The name Jezebel is seen to be taken from the biblical Jezebel who is regarded by the Christians as an evil or a ruler who persecuted anything coming from God. From this analysis, Eve LaPlante could have used this title to refer to the woman whose works can only be termed by the majority as evil or satanic. However, these words can be put in italics, bracket, or in quotes to mean that they are not the real words that can be described of such a progressive woman. Generally, this woman represents the modernity, and the only difference is that she acted as a modern woman in the past. She represents a balanced approach to life where she did not go against what is believed or practiced but wanted everyone to have a fair representation. The woman did not have a public role to play, and therefore, what she fought for was a balanced approach in regard to the two genders.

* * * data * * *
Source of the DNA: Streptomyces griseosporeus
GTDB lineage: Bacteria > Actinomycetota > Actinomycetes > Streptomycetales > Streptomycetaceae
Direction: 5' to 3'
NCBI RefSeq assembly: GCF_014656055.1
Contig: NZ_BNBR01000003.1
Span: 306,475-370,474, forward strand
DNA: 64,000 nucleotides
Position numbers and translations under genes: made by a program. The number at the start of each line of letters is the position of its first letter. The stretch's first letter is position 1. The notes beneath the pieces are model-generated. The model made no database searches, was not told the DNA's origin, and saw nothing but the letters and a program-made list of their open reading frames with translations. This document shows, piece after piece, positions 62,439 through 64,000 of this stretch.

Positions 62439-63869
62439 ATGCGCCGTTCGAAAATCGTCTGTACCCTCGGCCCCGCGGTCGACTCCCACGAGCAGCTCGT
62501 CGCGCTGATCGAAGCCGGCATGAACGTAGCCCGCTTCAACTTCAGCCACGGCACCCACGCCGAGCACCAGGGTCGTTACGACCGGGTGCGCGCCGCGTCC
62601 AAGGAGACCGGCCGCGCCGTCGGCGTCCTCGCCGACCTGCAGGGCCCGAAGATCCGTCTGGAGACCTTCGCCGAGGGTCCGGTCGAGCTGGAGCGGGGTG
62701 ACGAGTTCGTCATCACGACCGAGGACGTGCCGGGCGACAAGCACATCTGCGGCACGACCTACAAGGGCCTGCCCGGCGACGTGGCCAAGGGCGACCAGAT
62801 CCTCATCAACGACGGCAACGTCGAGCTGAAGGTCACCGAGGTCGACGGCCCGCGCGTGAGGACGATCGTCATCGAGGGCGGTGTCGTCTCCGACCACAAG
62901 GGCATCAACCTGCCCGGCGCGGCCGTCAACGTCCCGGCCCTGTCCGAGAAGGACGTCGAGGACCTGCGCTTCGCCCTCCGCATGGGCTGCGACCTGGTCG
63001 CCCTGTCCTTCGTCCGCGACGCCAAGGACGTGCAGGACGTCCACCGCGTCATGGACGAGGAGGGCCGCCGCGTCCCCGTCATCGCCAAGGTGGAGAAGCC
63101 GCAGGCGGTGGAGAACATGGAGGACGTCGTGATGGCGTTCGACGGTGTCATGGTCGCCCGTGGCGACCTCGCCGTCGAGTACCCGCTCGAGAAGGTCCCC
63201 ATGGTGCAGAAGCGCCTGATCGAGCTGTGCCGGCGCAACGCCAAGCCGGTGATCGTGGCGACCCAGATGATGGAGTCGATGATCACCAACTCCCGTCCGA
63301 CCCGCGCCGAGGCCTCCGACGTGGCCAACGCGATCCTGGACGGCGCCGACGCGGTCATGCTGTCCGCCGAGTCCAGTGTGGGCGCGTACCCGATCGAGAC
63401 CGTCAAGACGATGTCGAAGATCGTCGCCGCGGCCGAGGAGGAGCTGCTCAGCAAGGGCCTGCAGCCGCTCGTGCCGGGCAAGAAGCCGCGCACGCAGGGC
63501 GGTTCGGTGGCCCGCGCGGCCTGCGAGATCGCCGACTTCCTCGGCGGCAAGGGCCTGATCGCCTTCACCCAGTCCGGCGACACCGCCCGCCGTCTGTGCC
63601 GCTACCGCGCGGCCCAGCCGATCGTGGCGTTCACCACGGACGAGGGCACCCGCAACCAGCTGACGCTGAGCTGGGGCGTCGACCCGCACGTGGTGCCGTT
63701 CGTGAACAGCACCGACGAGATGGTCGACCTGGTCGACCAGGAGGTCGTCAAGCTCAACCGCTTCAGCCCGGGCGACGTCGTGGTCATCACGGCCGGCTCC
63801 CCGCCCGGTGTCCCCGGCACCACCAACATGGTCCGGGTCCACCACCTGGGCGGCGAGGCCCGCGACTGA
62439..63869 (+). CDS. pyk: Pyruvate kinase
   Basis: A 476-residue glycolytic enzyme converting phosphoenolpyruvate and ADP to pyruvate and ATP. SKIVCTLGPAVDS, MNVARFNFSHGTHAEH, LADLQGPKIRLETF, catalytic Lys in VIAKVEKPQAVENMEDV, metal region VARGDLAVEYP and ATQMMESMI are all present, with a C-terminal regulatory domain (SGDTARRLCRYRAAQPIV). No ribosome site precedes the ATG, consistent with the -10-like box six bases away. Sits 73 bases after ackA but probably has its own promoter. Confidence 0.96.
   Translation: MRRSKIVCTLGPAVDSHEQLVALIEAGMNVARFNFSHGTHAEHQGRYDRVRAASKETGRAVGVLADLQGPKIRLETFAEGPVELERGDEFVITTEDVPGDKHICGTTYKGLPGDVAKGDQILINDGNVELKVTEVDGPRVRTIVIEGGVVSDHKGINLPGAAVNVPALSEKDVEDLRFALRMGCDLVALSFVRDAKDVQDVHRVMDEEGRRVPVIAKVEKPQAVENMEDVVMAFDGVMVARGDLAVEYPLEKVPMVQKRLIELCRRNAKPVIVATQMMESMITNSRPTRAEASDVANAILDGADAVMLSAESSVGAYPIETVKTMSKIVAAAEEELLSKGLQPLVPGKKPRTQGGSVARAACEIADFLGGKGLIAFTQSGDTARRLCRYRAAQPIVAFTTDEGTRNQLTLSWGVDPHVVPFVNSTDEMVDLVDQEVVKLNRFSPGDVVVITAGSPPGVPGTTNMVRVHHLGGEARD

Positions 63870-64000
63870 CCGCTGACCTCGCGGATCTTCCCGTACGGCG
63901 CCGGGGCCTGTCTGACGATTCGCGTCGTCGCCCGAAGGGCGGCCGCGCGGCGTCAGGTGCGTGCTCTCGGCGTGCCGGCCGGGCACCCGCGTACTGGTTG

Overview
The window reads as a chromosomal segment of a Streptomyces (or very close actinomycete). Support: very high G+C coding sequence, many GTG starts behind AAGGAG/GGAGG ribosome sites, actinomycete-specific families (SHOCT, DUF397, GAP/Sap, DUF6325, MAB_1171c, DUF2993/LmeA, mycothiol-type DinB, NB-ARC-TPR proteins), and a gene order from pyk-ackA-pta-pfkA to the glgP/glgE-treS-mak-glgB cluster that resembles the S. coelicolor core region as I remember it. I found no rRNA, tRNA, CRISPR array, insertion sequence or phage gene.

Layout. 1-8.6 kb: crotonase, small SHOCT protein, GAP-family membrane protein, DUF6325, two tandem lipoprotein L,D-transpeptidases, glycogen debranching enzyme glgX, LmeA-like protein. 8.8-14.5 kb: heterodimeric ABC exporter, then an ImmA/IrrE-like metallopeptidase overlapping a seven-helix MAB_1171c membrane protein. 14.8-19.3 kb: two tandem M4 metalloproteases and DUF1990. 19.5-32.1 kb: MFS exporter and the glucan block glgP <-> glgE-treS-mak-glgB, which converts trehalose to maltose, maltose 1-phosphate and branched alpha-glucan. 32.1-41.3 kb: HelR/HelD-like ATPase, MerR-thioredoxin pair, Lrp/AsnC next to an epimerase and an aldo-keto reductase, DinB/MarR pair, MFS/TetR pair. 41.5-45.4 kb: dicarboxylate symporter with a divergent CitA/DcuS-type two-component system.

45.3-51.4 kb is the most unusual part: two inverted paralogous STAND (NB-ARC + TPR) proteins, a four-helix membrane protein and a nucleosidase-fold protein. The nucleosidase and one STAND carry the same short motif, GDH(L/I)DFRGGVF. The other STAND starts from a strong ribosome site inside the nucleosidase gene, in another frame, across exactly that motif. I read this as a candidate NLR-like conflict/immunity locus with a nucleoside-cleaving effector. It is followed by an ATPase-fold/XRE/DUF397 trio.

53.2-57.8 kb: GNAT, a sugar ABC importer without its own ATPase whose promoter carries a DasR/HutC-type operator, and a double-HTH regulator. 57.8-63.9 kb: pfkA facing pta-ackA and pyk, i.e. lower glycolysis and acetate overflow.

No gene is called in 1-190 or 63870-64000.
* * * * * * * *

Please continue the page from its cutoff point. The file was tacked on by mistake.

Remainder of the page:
Her non conformity to the conventions is praised by the author as bold steps towards redeeming the face of the woman. Perhaps, the work by Eve LaPlante can be criticized because she writes from the point of view of a woman, and if it were a man who was writing this story, perhaps it could have a been a different story altogether. Therefore, the balanced approach here could also be seen as biased and does not represent or accommodate the views of the other gender. She is a woman, and her main character is a woman, and therefore, while we can praise it for the approach the book has taken, it is also critical of the use of balanced approach.
Some conventions can be good and as well be bad, and from our analysis, the conventions presented are to be criticized. The woman is made to follow demeaning conventions or culture practices that put her in the kitchen, and a caretaker for the family members. The role of the man is not seen in the confines of a house as those of a woman, but out there in the public domain. If a woman was to break these and open the gate to the public domain, she is to be criticized and prosecuted, and the worrying trend is that even the church is entangled as a defender of the societal values or state laws. Our woman is persecuted for what she believed to be the true reforms in the society while the man came out as victorious.